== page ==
Literacy Narrative

While moving recently, I came across many interesting things from years past.. including a lot of writing. The following literacy narrative from Fall 2011 was my 1st school “assignment” after being on hiatus for a decade. It is in the form of a letter to my literature professor at the time, and it was a wonderful class. 

Dear Professor M______,

I am writing this letter to you with a sense of excitement and novelty. It has been over a decade since I have been a college student, and in ways I feel both more and less developed as a writer. While I feel the decade-long disconnect with the formal essay and a need to sharpen my grammatical skills, I also feel more accomplished as a journalist and writer of children’s fiction stories.

Currently, I’m a writer and editor with IndyKids– a current events newspaper and educational tool for young adults. While researching and writing about current events, science and animals has been a good learning experience for me, to feel complete as a writer I also enjoy writing freestyle and creating works of fiction for children. Two years ago, I took a Gotham writing course in children’s literature, which has helped me to reconnect with my inner child! Middle grade chapter books are my favorite stories to write thus far. When I’m writing a children’s story, I feel like both an inventor and a world explorer, creating new lands and living out adventures in these new places through my characters’ eyes. It reminds me of times gone by, growing up reading my favorite Roald Dahl books (and others!) and escaping to far away places under extraordinary circumstances and seeing the story through, all under the guise of characters such as Matilda, George, Charlie and the BFG (Big Friendly Giant).

Such a great love of reading had to come from somewhere… and for me I feel that love developed from my grandparents’ love of reading stories to me. I have been told that as a baby, I wasn’t growing very much due to lack of appetite for all things edible. My grandma Elsie was elated when she discovered how long my mouth would hang open when she read Little Golden Books to me! As I sat in the high-chair in my grandparents’ kitchen, she would read to me Mister Dog and The Poky Little Puppy and deliver spoonfuls of eggs and oatmeal into my curious, gaping little mouth. Grandma passed away in that same kitchen when I was just two-and-a-half years old. In that heartbreaking moment I lost my dear friend and my grandma, but thanks to my grandpa Jack I never lost my love of reading books and learning.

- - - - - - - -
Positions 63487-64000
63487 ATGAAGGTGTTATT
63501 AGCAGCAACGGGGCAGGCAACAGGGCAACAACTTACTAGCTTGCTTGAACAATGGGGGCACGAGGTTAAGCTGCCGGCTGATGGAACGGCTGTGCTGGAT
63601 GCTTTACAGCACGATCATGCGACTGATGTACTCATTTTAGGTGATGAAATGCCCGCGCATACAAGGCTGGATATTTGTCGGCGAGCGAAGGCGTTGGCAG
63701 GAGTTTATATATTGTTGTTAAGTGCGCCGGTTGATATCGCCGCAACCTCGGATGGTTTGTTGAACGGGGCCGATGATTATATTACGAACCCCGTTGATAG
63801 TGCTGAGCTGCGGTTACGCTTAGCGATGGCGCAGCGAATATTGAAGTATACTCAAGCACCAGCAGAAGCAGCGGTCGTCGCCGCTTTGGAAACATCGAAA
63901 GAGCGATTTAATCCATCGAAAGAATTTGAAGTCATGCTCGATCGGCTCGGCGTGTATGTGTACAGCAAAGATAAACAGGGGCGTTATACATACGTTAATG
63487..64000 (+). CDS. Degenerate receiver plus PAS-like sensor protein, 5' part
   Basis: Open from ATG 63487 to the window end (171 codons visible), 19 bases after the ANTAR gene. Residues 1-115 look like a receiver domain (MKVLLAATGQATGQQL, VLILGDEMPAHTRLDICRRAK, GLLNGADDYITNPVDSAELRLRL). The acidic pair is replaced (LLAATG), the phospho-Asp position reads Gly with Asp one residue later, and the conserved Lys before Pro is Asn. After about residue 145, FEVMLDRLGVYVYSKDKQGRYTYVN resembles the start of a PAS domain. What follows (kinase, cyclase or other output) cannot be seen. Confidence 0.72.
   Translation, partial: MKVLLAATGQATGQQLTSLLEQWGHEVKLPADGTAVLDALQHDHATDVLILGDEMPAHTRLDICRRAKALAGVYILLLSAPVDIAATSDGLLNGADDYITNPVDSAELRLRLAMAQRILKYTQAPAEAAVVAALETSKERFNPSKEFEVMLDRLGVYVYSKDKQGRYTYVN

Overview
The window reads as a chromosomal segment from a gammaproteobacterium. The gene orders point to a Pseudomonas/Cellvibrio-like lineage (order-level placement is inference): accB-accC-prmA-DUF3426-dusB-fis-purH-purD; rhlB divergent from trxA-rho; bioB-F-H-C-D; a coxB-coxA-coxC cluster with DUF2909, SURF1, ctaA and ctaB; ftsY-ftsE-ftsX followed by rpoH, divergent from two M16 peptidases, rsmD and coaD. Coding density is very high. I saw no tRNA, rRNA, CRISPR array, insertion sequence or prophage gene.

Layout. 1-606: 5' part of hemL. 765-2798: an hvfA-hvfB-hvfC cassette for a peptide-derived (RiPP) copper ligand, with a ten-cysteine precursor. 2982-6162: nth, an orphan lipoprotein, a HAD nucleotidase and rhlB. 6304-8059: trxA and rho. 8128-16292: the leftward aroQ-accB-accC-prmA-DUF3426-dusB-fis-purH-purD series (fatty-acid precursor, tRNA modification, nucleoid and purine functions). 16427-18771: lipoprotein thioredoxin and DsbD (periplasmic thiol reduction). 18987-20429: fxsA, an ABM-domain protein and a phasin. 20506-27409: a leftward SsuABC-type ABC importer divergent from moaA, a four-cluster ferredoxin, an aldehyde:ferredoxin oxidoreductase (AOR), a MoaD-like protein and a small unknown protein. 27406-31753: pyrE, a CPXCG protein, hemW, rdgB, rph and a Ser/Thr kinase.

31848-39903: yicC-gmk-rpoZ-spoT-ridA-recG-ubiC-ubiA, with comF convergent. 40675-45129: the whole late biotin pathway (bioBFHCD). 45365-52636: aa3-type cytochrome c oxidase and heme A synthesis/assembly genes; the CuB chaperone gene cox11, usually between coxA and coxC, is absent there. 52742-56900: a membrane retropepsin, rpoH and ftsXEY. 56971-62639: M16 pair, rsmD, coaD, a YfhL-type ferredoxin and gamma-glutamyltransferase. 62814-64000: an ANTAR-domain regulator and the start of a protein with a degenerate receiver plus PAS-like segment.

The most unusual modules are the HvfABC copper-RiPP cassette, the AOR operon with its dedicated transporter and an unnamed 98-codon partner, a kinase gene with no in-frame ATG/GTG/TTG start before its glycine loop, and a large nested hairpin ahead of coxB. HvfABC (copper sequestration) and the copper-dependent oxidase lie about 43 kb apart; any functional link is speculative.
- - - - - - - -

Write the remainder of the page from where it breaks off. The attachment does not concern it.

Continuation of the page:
After I moved to an apartment upstairs with my parents, several times a week grandpa Jack would come up to tuck me in and read me a bedtime story. I vividly remember him reading a book of biographies of all the presidents of the United States, up until Ronald Reagan at that point in time. To this day, I probably know some odd facts about Grover Cleveland that I probably shouldn’t. Suffering from a little bit of a lisp, I would sometimes ask grandpa how to pronounce a certain word properly. Ironically, the toughest word of all for me to pronounce back then was my very own name, Lisa! These selective pronunciation difficulties certainly made me more conscience of language and the new words that I was learning.

As a creative writer, I think that my greatest period of accomplishment and inspiration came for me while I was taking a sixth-grade creative writing and typing computer lab. I was able to write stories from all sorts of genres- memoir, mystery, and historical thriller were just a few. One of my sources of inspiration was my classmate and writing “muse”, Kate. We always read each other’s work and offered constructive feedback, and by the spring we were collaborating on some very intense stories together! While I created some treasured books on my own, we partnered on several more writing projects, including plays, even through our junior year of high school.

If by the end of this course I am as motivated a writer as I was back in that sixth-grade computer lab, I will know that I have reconnected to my inner voice and my inspiration. I look forward to the possibilites…


Lisa Goodman


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